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David Guth, Kansas Professor, On Leave After Controversial Tweet -- But GOP Lawmakers Want Him Fired

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University of Kansas journalism professor David Guth has been placed on paid administrative leave for a controversial tweet.
University of Kansas journalism professor David Guth has been placed on paid administrative leave for a controversial tweet.

Republican state legislators in Kansas are calling on the University of Kansas to dismiss a tenured journalism professor over a controversial tweet in which the professor suggested that children of National Rifle Association members should be the victims in a mass shooting.

David Guth, a tenured associate professor of journalism, tweeted Monday: "The blood is on the hands of the #NRA. Next time, let it be YOUR sons and daughters. Shame on you. May God damn you." The words came following the Navy Yard shooting in Washington.

Guth was put on paid administrative leave Friday, and the university has taken steps to distance itself from the tweet. In a statement reported by Fox4 in Kansas, the school's vice chancellor called the tweet "repugnant," while Ann Brill, Kansas' journalism dean, said the university does not agree with Guth and does not "advocate violence directed against any group or individuals."

While the university has taken steps against Guth, Republican state lawmakers want Guth fired. If he isn't, they say, the school could face consequences. State Senate President Susan Wagle (R-Wichita) and Senate Majority Leader Terry Bruce (R-Hutchison) have both issued statements calling for Guth's dismissal. State Sen. Greg Smith (R-Overland Park) released a statement Friday saying that unless further action is taken against Guth, he will react.

"As a public educator in the Kansas high school education system, I am often consulted by my students as to which college they should attend," Smith said in his statement. "As long as Professor Guth remains employed by the University of Kansas I will no longer recommend the university as an institution worthy of attendance by any of my students nor, as a state senator, will I support any budget proposals or recommendations for the University of Kansas."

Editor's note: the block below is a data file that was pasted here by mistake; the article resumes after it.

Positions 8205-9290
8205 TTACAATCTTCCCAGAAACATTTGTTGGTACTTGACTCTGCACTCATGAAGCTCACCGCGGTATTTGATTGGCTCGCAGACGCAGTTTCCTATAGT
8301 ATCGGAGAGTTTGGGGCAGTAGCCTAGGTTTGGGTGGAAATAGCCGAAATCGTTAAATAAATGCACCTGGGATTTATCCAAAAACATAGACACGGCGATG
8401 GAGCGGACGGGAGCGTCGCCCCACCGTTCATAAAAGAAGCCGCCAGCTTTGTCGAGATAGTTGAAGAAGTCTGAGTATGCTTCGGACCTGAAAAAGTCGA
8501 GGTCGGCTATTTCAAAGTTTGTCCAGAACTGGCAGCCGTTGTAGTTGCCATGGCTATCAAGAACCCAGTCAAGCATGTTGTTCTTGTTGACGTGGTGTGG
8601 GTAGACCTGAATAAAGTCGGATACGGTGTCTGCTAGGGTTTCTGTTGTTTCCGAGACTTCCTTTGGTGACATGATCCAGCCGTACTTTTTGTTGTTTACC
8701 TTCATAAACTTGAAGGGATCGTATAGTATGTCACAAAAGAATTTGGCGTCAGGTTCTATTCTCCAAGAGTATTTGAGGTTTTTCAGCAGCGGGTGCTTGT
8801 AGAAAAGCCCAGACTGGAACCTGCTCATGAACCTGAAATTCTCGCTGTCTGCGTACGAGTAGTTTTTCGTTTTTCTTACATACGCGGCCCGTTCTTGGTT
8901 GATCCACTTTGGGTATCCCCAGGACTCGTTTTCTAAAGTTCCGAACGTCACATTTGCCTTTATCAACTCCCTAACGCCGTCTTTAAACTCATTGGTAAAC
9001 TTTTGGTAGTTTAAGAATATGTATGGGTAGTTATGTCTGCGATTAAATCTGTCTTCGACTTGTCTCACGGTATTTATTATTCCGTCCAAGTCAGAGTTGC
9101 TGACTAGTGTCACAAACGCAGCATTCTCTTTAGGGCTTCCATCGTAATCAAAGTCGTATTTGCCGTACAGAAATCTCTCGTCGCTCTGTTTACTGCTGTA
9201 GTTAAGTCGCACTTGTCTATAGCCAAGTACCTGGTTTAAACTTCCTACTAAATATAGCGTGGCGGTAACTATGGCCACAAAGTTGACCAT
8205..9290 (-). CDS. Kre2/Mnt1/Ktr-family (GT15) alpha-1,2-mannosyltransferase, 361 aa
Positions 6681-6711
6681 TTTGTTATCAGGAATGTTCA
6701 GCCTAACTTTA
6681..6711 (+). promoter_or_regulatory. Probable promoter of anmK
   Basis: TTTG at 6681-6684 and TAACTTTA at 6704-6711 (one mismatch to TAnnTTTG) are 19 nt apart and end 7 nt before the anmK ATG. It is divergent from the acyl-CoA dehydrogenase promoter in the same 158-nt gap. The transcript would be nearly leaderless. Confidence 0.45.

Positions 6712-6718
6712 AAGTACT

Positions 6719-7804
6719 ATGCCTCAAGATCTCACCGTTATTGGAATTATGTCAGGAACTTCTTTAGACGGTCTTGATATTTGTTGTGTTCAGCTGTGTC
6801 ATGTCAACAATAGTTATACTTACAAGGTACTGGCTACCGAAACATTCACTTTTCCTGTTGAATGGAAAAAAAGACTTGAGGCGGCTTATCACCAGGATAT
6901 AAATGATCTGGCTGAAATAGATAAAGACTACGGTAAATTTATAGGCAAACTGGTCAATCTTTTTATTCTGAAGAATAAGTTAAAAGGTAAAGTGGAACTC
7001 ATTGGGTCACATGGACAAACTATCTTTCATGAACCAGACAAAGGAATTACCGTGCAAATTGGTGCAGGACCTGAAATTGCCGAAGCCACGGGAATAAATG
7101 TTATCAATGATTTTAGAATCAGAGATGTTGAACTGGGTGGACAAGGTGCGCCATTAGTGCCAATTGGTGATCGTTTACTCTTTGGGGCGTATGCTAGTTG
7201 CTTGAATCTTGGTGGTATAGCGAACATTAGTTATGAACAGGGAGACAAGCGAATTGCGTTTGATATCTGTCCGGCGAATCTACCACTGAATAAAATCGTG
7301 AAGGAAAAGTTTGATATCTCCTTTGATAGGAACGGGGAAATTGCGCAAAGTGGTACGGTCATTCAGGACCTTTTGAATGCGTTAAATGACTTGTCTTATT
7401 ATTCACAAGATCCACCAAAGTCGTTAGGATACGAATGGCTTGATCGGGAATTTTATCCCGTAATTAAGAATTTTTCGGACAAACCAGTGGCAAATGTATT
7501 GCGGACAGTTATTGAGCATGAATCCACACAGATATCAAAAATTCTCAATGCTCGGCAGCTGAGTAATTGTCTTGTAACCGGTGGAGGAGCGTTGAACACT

Other Republican lawmakers echoed Smith's comments about the university budget. State Rep. Travis Couture-Lovelady (R-Palco) told The Huffington Post that the university's latest budget proposal is arriving this week on lawmakers' desks -- and it asks for an increase. Swift action against Guth is needed to show that the university does not tolerate his tweet, Couture-Lovelady said.

"It is a university decision," Couture-Lovelady said. "We are elected representatives of the people who develop the budget for the university. I could see something like this being detrimental to their cause. Things like this hurt their cause, and it's unfortunate. I want to see them continue to grow."

State Rep. Brett Hildabrand (R-Shawnee), one of the most vocal pro-Second Amendment legislators in Kansas, told HuffPost that he and other lawmakers have been in contact with the university to express their opinions that Guth should be fired.

"He went after the children of NRA members, and some of those children could be students in one of his classes," Hildabrand said. "That sets up a hostile environment for the students."

Guth has been standing by his comments, telling Fox4KC Thursday that he does not want people to be shot.

"If you look at how I structured the statement, I didn’t really bring [the NRA’s) children into it,” he said, according to Fox4KC. “I carefully structured the statement to make it conditional, but apparently it was too much of a nuance for some people.”

“I don’t want anybody harmed. If somebody’s going to be harmed, maybe it ought to be the people who believe that guns are so precious that it’s worth spilling blood over,” Guth added, according to Fox4KC. Guth did not immediately respond to a request for comment from HuffPost.

Several lawmakers expressed concern that Guth's administrative leave is paid. Rep. Reid Petty (R-Liberal) said that while he doesn't think administrative leave is enough of a sanction for Guth, it's not the job of the legislature to interject itself into Guth's employment status.

"I don't think that it is appropriate for us," Petty said. "We can share our opinions and you have the chancellor and the Board of Regents. If you had a pattern of professors saying outrageous things, then we could."

Jack Martin, University of Kansas spokesman, said the university did not have a comment on the legislators. He referred back to the statement the school released announcing Guth's suspension.

All of the legislators contacted by HuffPost said they agree that Guth has a First Amendment right to free speech. But, they said, he's paid by the taxpayer and has embarrassed the state.

"He has freedom of speech. Speak all he wants as a former KU professor," state Rep. J.R. Claeys (R-Salina) told HuffPost. "When he voices an insensitive and threatening opinion, he doesn't get to take the good image of our institutions down with him."

UPDATE: 10:30 p.m. -- Guth told The Huffington Post in an email he agreed with University of Kansas officials' request to take paid administrative leave because of the threats. He explained:

"I have had conversations with the university and have agreed to this action -- an administrative leave with pay -- in light of the abusive email threats I and others have received. It is in it the best interests and peace of mind of our students that I remove myself from the situation and let cooler heads prevail. It is unfortunate that my comments have been deliberately distorted. I know what I meant. Unfortunately, this is a topic that generates more heat than light. I don't think any further comment would be appropriate at this time."

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